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Warwick Armstrong bowled two consecutive overs in the same innings* of a Test at Old Trafford on July 25, 1921. Abhishek Mukherjee looks at a day when The Big Ship gave the umpires a tough time twice.
With 2,863 runs at 38.68 and 87 wickets at 33.59, Warwick Armstrong was one of the finest all-rounders of all time. The Big Ship, however, is remembered more in the history of the sport because his huge frame (he was 1.91 metres tall and about 140 kilograms in mass — making him the heaviest international cricketer of all time — way clear of Dwayne Leverock’s 127 kilograms) and the innumerable controversies he created on and off the ground.
July 25, 1921 was yet another of those.
The 1921 tour had begun well for Armstrong’s Australians. They ruthlessly crushed anything and everything that had come their way, and by the time they reached Old Trafford for the fourth Test they had sealed the series 3-0 thanks to emphatic victories at Trent Bridge, Lord’s, and Headingley.
Old Trafford, however, seemed a sorry affair for cricket as persistent rain ruled out cricket on Day One. Play eventually started on Monday, making it a two-day affair: Lionel Tennyson won the toss and decided to bat.
England off to a nice start
Jack Russell and George Brown began soundly, putting up 65 in 70 minutes on a slow, slightly soggy pitch that offered no support to Jack Gregory and Ted McDonald. Armstrong rotated his bowlers around, and it was eventually his own leg-breaks that provided the breakthrough, having Brown caught by Gregory.
Frank Woolley joined, and another 80 were added in 84 minutes before the Kent maestro was caught by Nip Pellew off Armstrong. England were finally in control of a Test in the series — albeit with minimal chances of a result. Phil Mead walked out to join Russell.
The Essex man was eventually bowled by Gregory for a well-compiled 244-minute 101 that included nine fours and England were 217 for three. Mead was caught by Tommy Andrews off Stork Hendry on 260 and it was left to Ernest Tyldesley and Percy Fender to carry on with the brisk pace.
Tennyson gets it wrong
The English batsmen were in control of the game and reached 341 for four at 5.50 when Tennyson came out and declared his innings closed to give his bowlers a go in the dying moments of the day. It was then that the Australian wicketkeeper Sammy Carter pointed out that according to Law 55 of the new code of laws it was illegal for Tennyson to declare the innings closed within the last 100 minutes of a two-day match.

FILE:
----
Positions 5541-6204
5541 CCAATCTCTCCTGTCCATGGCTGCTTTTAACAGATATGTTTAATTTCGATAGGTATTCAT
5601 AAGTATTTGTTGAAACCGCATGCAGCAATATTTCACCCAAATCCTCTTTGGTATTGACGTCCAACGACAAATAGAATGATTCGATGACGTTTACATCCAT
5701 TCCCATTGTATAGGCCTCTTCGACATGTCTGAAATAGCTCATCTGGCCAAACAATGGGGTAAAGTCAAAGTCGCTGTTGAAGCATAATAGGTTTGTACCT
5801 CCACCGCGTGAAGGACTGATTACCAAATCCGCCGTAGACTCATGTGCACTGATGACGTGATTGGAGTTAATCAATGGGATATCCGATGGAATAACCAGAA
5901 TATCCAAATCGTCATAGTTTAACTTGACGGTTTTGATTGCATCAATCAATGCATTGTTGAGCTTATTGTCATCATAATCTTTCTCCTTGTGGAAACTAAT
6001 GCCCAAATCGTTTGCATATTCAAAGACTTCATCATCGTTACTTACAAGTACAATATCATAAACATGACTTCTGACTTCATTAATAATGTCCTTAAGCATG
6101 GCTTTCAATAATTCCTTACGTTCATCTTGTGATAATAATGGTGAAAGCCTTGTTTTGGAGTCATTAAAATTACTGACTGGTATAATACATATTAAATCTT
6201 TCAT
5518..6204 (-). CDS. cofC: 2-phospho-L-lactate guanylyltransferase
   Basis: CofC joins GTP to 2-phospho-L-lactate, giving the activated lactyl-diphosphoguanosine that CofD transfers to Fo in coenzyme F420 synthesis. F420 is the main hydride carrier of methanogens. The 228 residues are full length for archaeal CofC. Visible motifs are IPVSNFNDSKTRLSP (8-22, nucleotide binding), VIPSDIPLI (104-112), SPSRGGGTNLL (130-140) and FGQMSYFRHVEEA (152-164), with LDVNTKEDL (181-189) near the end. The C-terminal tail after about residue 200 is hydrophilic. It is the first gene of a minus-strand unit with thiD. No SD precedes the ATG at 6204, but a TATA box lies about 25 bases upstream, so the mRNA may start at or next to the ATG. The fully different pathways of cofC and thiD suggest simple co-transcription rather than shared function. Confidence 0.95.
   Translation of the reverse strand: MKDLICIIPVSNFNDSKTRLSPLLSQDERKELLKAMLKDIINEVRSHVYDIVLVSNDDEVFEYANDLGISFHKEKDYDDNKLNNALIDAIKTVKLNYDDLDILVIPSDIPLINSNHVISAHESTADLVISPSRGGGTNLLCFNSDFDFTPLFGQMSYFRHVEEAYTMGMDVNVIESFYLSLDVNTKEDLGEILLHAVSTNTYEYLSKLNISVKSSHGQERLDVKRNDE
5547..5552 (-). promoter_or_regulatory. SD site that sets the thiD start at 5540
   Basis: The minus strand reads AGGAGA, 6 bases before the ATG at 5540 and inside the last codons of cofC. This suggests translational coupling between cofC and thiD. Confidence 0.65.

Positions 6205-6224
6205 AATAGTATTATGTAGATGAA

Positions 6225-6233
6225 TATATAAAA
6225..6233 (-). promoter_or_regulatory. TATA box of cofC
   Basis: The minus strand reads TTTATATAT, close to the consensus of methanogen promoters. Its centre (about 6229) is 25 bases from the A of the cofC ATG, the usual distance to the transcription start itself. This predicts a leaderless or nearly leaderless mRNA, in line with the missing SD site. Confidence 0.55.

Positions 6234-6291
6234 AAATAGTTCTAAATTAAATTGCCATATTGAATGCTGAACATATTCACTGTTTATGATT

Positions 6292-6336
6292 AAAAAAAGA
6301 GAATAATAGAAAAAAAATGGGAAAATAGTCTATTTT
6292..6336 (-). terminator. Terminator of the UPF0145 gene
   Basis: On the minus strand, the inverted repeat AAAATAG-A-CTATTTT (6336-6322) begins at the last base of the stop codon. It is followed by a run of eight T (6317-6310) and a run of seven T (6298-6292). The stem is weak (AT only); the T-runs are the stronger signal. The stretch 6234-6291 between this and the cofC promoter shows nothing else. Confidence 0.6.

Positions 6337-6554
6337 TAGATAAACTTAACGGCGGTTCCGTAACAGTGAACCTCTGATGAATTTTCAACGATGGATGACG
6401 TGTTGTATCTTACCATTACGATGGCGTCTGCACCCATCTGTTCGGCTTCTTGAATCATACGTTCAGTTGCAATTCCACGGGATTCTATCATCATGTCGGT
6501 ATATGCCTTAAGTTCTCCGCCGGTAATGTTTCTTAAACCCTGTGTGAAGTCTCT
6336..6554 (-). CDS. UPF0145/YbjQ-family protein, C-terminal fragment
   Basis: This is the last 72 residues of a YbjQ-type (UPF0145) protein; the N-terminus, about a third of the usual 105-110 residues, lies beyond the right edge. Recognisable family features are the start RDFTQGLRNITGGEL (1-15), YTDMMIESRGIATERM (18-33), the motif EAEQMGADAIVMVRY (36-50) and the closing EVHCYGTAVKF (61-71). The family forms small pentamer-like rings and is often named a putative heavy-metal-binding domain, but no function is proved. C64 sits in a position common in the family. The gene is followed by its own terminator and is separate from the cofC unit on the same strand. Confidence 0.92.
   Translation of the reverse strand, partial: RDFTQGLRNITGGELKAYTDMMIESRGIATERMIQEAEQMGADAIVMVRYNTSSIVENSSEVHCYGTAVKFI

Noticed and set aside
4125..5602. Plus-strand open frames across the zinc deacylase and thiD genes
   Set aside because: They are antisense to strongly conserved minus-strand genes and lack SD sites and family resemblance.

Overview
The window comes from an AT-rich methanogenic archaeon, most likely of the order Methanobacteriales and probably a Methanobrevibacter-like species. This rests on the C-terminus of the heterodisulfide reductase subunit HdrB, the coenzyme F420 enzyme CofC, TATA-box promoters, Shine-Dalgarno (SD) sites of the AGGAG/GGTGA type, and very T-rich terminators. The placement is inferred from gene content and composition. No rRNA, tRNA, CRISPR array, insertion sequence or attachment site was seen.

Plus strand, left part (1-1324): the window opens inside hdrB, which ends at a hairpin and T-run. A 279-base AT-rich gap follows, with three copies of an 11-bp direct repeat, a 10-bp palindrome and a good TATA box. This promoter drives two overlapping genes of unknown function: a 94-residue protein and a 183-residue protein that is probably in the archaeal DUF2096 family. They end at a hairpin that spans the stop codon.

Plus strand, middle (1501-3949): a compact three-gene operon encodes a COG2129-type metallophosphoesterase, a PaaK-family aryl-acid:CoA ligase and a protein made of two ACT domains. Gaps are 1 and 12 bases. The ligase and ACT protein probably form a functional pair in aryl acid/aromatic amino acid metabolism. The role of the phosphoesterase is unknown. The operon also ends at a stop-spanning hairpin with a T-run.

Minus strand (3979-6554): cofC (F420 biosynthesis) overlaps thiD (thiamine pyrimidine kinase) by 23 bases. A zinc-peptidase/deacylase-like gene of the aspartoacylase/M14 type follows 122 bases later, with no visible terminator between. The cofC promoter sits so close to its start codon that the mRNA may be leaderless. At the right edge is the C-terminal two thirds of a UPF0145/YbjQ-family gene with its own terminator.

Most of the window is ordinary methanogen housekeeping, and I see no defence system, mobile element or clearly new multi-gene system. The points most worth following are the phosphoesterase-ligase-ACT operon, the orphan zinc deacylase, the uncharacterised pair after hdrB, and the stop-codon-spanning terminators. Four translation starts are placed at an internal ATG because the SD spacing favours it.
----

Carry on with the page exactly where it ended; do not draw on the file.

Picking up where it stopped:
Tennyson’s declaration had come an hour too late to be legal. As the umpires John Moss and Alfred Street walked back with Tyldesley and Fender Armstrong ordered his men to stay back. Twenty minutes were lost before the batsmen and umpires had could walk out and play could be resumed.
Armstrong creates history
Armstrong had bowled the last over before play was stopped due to Tennyson’s erroneous declaration. Now, after abiding by the laws strongly to make sure his side did not have to come out to bat Armstrong ended up bowling the first over after resumption from the other end — thereby becoming the first bowler to bowl two consecutive overs in the same innings in a Test without anyone noticing. It was for a reason the Lawrence Booth called him “never one to be overly troubled by the laws.”
* Armstrong was actually the first one to bowl two consecutive overs illegally. Till 1889 the Laws permitted a bowler bowling two consecutive overs. Law 14 of the Laws of Cricket 1884 Code clearly mentioned: “The bowler may not change ends more than twice in the same innings, nor bowl more than two overs in succession.”
According to eminent cricket statistician and historian Charles Davis there have been ‘at least two dozen such instances” in Test cricket. This included Allen Hill in the first ever Test and Fred Spofforth doing it in both innings of the 1882 Test that gave birth to the Ashes.
England 362 for 4 decl. (Jack Russell 101, Ernest Tyldesley 78*, Percy Fender 44*, Frank Woolley 41) and 44 for 1 drew with Australia 175 (Herbie Collins 40; Ciss Parkin 5 for 38).
(Abhishek Mukherjee is a cricket historian and Senior Cricket Writer at CricketCountry. He generally looks upon life as a journey involving two components – cricket and literature – though not as disjoint elements. A passionate follower of the history of the sport with an insatiable appetite for trivia and anecdotes, he has also a steady love affair with the incredible assortment of numbers that cricket has to offer. He also thinks he can bowl decent leg-breaks in street cricket, and blogs at http://ovshake.blogspot.in. He can be followed on Facebook at http://www.facebook.com/
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